Autumn colours light up the palate of Kazimierz Dolny’s castle gardens. Kazimierz Dolny is a small, quirky village in eastern Poland within easy day trip striking distance of Warsaw, Poland’s capital. Though a short-lived season, Poland is vivid in autumn – September being a spectacular month for a visit, as the entire month seems to follow the rules of the Golden Hour usually attributed only to brief moments at sunrise or sunset. After weaving Kazimierz’s bustling medieval streets, head up the hill where you will pass the zamek – the lower castle – before climbing the path to the 19-meter tower, or the upper zamek. The view from here over the castle gardens, town and Wisla River (Vistula River in English) is simply splendid. Before the castle was built, the hilltop housed a beacon to warn surrounding settlements of impending attacks. Once upon a time, there was even a drawbridge, a moat, and five floors. Though you can’t climb more than one storey up now, the castle, gardens and tower are all a mystical and magical place made even better when doused in the golden autumn sunlight.
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Sweeping views of the Vistula River, piqued steeples of orange tiles on a church’s roof and slightly browning leaves as fall descends on the little medieval town of Kazimierez Dolny. Located in eastern Poland, Kaz. is well-known for being one of the few Polish towns to survive demolition during the war and the years that followed. Small, quaint, picturesque, it as historic as it is beautiful. Once an important merchant town in the 16th and 17th centuries, the die-down of the grain trade along its river coupled with invasions from the formidable Swedish army caused the town to be preserved in a Renaissance-shaped bubble. While this wasn’t particularly good for the Renaissance-era and post-Renaissance-era residents, this is great news for the modern tourist looking to catch a glimpse of the culture and history of Poland. As most of small-town Poland was destroyed and rebuilt in the styles of the 20th century, and most historic city centres of Poland were also destroyed and rebuilt following the guidelines of memories and paintings, the pockets of historically-authentic (and mightily beautiful!) towns such as Kaz. Dolny are a rarity. Kazimierez Dolny is a rare opportunity to glimpse the life of medieval and Renaissance Poland as they once existed in their golden heyday.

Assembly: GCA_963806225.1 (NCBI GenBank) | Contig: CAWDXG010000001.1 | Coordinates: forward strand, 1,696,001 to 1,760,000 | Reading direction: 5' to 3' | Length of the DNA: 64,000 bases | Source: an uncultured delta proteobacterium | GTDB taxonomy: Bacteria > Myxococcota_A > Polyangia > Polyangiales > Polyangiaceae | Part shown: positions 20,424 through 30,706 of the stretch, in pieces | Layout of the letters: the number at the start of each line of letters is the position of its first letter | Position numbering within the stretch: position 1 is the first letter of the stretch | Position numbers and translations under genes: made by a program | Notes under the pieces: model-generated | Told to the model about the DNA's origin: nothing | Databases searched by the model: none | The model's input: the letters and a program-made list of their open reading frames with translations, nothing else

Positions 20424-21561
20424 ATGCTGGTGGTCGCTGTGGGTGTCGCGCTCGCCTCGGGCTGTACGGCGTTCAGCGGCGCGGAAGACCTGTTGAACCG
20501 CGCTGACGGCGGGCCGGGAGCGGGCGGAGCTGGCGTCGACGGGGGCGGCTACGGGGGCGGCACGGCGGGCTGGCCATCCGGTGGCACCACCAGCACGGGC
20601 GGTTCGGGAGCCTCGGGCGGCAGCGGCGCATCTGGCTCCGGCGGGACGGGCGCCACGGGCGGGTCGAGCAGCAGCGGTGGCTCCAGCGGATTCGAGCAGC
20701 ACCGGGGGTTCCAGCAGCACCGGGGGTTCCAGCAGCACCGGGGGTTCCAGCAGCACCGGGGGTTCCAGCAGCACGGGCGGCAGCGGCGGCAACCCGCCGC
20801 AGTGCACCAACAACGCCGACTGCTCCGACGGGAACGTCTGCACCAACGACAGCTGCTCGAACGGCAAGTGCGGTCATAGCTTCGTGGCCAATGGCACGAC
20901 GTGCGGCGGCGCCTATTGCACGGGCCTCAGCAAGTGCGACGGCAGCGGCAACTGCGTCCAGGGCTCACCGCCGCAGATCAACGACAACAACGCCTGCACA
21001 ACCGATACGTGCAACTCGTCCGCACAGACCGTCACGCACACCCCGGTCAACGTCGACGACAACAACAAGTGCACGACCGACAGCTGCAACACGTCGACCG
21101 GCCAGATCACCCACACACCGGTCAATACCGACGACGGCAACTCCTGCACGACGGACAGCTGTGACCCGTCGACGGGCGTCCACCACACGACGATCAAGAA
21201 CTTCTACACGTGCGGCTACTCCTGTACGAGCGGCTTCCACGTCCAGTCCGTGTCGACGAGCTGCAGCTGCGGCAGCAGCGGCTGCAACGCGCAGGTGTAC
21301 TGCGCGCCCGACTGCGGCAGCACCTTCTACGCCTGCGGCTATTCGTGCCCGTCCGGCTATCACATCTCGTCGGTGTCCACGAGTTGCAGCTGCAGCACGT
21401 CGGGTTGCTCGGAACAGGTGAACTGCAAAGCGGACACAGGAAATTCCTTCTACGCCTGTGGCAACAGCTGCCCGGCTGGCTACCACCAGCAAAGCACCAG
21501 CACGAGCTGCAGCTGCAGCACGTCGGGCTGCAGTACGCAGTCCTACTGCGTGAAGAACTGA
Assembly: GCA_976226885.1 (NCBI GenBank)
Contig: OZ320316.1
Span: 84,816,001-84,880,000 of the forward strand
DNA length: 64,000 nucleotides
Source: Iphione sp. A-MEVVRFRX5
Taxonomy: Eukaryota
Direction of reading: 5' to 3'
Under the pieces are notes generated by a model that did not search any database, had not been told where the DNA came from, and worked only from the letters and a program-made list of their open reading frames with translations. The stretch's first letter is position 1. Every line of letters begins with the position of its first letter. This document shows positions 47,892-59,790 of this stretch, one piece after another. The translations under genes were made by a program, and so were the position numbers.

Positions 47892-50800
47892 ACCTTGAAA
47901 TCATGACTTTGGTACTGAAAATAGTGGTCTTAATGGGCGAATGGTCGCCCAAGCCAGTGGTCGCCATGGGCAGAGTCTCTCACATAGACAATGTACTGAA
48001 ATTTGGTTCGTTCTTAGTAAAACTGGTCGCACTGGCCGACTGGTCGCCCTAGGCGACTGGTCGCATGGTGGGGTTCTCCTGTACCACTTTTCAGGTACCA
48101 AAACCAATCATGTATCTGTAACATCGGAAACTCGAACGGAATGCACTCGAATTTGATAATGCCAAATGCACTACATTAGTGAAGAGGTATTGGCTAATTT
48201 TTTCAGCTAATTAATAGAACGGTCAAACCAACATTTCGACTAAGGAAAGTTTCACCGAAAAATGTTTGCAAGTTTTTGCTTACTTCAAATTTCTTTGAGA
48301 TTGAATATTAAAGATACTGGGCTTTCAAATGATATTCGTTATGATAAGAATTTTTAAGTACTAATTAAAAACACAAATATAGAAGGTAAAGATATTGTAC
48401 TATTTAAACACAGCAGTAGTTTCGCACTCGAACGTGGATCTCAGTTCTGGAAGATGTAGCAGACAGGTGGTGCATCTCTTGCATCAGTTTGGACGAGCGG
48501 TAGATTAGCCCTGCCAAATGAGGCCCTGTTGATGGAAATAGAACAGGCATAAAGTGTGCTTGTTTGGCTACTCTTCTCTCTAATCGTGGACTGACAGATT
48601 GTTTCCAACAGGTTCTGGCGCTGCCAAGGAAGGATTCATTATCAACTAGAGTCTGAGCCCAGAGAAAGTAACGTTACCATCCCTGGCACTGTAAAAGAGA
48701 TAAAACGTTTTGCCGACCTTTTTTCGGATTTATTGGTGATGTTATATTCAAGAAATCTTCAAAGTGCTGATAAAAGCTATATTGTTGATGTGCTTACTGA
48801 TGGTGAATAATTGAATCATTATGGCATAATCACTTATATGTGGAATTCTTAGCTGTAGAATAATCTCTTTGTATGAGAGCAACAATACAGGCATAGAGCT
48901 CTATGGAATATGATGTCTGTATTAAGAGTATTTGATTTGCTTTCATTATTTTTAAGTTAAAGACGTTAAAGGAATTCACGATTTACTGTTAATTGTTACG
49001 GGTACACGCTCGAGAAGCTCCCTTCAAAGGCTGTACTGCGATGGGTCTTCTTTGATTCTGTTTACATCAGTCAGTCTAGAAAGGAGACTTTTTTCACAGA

Leaves turn vibrant shades of red, gold, and orange as the air becomes crisp and cool. And slowly, like leaves do all over the world, they begin their annul downward spiral towards earth. As summer disappears, so do the party boats that line the Wisła (or Vistula in English) River in Warsaw. During summer nights, the left bank of Warsaw’s river is the place to be to find a great party. Students, tourists, locals of all ages and walks of life–it feels like the whole of Warsaw congregates on the banks of the river. Boats moored to the shore provide music, cheap drinks, and dancing. But as the leaves fall and the air grows cooler, the Poles return to indoor bars in the centre of town. The Vistula suddenly becomes quiet once more, entertaining only the occasional jogger, fisherman or happy couple as the breeze works to create a red-gold carpet of leaves on the now-abandoned pathways. It is hard to imagine a more peaceful or quiet place in centre of Poland’s bustling capital city than the banks of the beautiful Vistula River.